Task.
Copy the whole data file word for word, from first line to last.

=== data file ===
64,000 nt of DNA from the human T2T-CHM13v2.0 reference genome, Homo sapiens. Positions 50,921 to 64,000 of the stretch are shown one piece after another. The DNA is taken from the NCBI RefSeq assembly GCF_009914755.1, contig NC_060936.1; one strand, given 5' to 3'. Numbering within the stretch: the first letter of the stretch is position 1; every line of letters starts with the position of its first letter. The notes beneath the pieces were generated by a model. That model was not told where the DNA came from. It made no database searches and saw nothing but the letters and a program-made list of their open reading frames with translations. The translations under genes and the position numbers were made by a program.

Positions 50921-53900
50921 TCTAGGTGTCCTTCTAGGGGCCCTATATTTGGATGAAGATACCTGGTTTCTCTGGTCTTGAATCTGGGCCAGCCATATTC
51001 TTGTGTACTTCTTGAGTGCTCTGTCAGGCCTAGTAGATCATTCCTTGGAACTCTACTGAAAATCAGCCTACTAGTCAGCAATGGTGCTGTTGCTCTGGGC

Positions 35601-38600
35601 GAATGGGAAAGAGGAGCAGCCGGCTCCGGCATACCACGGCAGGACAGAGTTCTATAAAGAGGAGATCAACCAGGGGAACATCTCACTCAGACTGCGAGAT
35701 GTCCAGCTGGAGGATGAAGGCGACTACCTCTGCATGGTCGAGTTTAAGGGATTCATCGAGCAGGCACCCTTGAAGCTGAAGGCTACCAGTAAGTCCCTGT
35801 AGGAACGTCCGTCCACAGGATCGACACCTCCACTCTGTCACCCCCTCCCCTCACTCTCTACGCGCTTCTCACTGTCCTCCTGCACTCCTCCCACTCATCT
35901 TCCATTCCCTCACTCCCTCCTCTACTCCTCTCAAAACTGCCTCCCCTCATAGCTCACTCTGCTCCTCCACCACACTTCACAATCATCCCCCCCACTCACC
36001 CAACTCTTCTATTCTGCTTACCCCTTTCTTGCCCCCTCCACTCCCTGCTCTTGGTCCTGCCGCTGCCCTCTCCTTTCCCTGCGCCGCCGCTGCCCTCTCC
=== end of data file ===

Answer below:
64,000 nt of DNA from the human T2T-CHM13v2.0 reference genome, Homo sapiens. Positions 50,921 to 64,000 of the stretch are shown one piece after another. The DNA is taken from the NCBI RefSeq assembly GCF_009914755.1, contig NC_060936.1; one strand, given 5' to 3'. Numbering within the stretch: the first letter of the stretch is position 1; every line of letters starts with the position of its first letter. The notes beneath the pieces were generated by a model. That model was not told where the DNA came from. It made no database searches and saw nothing but the letters and a program-made list of their open reading frames with translations. The translations under genes and the position numbers were made by a program.

Positions 50921-53900
50921 TCTAGGTGTCCTTCTAGGGGCCCTATATTTGGATGAAGATACCTGGTTTCTCTGGTCTTGAATCTGGGCCAGCCATATTC
51001 TTGTGTACTTCTTGAGTGCTCTGTCAGGCCTAGTAGATCATTCCTTGGAACTCTACTGAAAATCAGCCTACTAGTCAGCAATGGTGCTGTTGCTCTGGGC

Positions 35601-38600
35601 GAATGGGAAAGAGGAGCAGCCGGCTCCGGCATACCACGGCAGGACAGAGTTCTATAAAGAGGAGATCAACCAGGGGAACATCTCACTCAGACTGCGAGAT
35701 GTCCAGCTGGAGGATGAAGGCGACTACCTCTGCATGGTCGAGTTTAAGGGATTCATCGAGCAGGCACCCTTGAAGCTGAAGGCTACCAGTAAGTCCCTGT
35801 AGGAACGTCCGTCCACAGGATCGACACCTCCACTCTGTCACCCCCTCCCCTCACTCTCTACGCGCTTCTCACTGTCCTCCTGCACTCCTCCCACTCATCT
35901 TCCATTCCCTCACTCCCTCCTCTACTCCTCTCAAAACTGCCTCCCCTCATAGCTCACTCTGCTCCTCCACCACACTTCACAATCATCCCCCCCACTCACC
36001 CAACTCTTCTATTCTGCTTACCCCTTTCTTGCCCCCTCCACTCCCTGCTCTTGGTCCTGCCGCTGCCCTCTCCTTTCCCTGCGCCGCCGCTGCCCTCTCC